- In relation to the differentials of rates between areas a lot of work had been undertaken in analysing the market in respect of the current capacity in domiciliary care and what was required to build on that capacity in order to provide a service across the borough. There was a proposal to invest more money in the areas where it is difficult to access care capacity, including rural areas, and where recruitment was challenging in order to deliver care at home, and this was the main reason behind those rates. However, it was acknowledged that there was challenge around health inequalities and that the best way to address those was to invest in good jobs and good salaries where possible and within budget.
- The cost of the commissioned independent consultants had partly come out of grant funding and commissioning consultants had saved time on the Council’s workforce.
- There was no process in place to ensure providers report back on how they direct fee uplifts directly to the workforce, however, as result of the cost of care exercise there was some insight provided on what providers were spending the hourly rate on i.e. staff costs/salaries
- Fee uplifts as a result of the 2023/24 Market Sustainability Grant have not yet been implemented therefore the outcomes in relation to the objectives have not been seen yet. However, there had been a mixed response from providers in response to proposals, and it was hoped that it would be seen as an opportunity for some providers to expand outside Crewe.
- Investment in fees for the supported living sector would take place this year with an aim to do the same the following year. However, the Market Sustainability Grant criteria means that it is not intended for the supported living sector, it is for registered care and specifically those over the age of 65 and domiciliary care.
The Council had been allowed to keep some of the money received upfront from the DHSC for being a trailblazer, and for early implementation of the policy and this would run for the current financial year. Negotiations in respect of ... view the full minutes text for item 66.
To consider the key performance indicators/measures from Quarter 3, 2022/23.
Consideration was given to a report that outlined the performance data and measures related to services that fell within the responsibility of the Adults and Health Committee, from Quarter 3 of 2022/23.
That the Committee
1 note the performance of Adults Social Care Services for Quarter 3
2 provide scrutiny in relation to the performance of Adults Social Care
Local Safeguarding Adults Board Annual Report 2021/22 PDF 149 KB
To receive the 2020/21 Annual Report of the Local Safeguarding Adults Board.
The Committee received the annual report of the Local Safeguarding Adults Board 2021/2022. The Local Safeguarding Adults Board Independent chair, Geoffrey Appleton had recently stepped down and the Board had appointed Kevin Bennett as the new chair. The Committee welcomed Kevin to the meeting
and requested that a letter from the Committee be sent to the outgoing chair, Geoffrey Appleton, thanking him for all of his hard work during his time as chair of the board.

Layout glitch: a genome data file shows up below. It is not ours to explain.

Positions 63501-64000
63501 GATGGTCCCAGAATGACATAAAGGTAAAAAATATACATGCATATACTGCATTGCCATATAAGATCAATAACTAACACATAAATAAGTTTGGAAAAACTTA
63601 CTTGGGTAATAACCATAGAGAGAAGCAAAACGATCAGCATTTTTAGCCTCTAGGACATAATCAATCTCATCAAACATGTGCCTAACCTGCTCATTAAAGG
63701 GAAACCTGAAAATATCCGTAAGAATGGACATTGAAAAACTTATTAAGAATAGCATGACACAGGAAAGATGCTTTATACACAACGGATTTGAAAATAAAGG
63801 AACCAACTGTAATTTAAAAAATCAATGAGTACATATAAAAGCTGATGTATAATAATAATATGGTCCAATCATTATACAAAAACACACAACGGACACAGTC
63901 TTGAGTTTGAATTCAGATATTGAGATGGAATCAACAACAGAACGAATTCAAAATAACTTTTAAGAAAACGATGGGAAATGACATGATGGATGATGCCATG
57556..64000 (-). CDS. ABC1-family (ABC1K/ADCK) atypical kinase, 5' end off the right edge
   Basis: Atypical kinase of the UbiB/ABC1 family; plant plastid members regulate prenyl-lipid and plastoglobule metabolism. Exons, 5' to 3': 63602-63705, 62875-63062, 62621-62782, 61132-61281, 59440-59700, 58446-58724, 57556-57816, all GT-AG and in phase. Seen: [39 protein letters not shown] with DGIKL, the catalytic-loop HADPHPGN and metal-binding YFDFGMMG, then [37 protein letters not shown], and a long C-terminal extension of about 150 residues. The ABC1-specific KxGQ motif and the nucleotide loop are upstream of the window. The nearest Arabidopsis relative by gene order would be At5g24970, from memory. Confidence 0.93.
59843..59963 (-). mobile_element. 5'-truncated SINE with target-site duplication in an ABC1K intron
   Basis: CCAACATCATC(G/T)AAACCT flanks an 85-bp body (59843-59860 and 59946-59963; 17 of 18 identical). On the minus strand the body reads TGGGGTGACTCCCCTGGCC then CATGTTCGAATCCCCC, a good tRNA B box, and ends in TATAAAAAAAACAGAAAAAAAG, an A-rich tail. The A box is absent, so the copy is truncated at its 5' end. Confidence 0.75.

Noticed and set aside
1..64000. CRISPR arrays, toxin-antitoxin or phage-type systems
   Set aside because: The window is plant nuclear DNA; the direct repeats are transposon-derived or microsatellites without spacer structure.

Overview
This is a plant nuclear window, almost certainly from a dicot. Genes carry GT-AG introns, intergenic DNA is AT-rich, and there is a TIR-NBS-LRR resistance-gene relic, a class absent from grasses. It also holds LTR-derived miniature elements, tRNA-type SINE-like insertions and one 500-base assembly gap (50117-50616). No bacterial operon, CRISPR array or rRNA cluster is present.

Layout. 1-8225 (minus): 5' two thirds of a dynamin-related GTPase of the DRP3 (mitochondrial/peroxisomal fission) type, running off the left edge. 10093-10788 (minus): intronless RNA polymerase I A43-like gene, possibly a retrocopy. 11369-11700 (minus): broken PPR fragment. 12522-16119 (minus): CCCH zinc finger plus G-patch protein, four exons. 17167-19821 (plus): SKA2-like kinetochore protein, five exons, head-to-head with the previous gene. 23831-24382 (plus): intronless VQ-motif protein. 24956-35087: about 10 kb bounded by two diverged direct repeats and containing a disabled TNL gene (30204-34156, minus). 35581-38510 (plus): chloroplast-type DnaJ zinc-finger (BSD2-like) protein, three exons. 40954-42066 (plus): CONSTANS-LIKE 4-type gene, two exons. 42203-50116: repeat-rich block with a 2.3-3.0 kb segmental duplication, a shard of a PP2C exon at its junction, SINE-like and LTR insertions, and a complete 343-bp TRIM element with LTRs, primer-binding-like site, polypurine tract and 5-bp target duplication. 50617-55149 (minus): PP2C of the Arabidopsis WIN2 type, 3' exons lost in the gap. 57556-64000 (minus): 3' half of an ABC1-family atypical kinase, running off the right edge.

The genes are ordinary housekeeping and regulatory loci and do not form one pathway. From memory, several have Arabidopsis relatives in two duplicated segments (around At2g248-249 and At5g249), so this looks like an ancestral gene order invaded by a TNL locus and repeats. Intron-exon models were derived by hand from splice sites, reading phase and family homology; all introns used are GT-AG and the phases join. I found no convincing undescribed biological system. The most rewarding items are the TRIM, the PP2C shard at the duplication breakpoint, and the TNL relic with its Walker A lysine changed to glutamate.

The report included the work that had taken place in 2021/22 which included the impact of covid-19, adults safeguarding training and performance activity. The numbers of safeguarding adult review referrals (SARs) had increased during the pandemic which was the national picture, specifically cases around self-neglect. The patterns seen throughout 2021/22 continued to be seen in 2022/23 which included an increase in safeguarding referrals, SARs and domestic homicide reviews.
Preparation was underway for Care Quality Commission (CQC) inspection of adult social care which would commence from October onwards.
Following questions and comments from members, officers reported that
- The board had received reports from the communities team regarding the hotels, the Afghan refugees, Homes for Ukraine and asylum seekers and from an operational perspective officers had visited those hotels to address any issues around the different cultures and addressed any safeguarding needs.
- More work was being undertaken to getting people registered as carers, so that officers were being more proactive and planning ahead rather than being reactive.
- In the future it was hoped that an initiative around ‘Who will care when I’m gone?’ would be launched, specifically for parents of learning disabled and individuals who may have lived at home all their lives, who may not even be on the radar.
- Domestic abuse did play a part in education within the Afghan hotels and the asylum seeker hotels.
- any training would be included as part of the induction for new members following the elections in May.
- In respect of asylum seekers if abuse or neglect was tangible the police would investigate in the first instance but the obligation of the board would be to look at learning.
The Board and the officers were thanked for all their hard work.
That the Local Safeguarding Adults Board Annual Report 2020/21 be received and noted.
The Committee adjourned for a short break.
Safer Cheshire East Partnership Annual Report (2022-23) PDF 152 KB
To receive the Safer Cheshire East Partnership Annual Report 2022-23.
Prior to the 2022/23 Annual Report of the Safer Cheshire East Partnership (SCEP) being presented to committee the Director of Adults Social Care reported that The Channel Panel and Prevent which also reported in to SCEP had its annual benchmarking with the Home Office recently and was rated ‘good to outstanding’.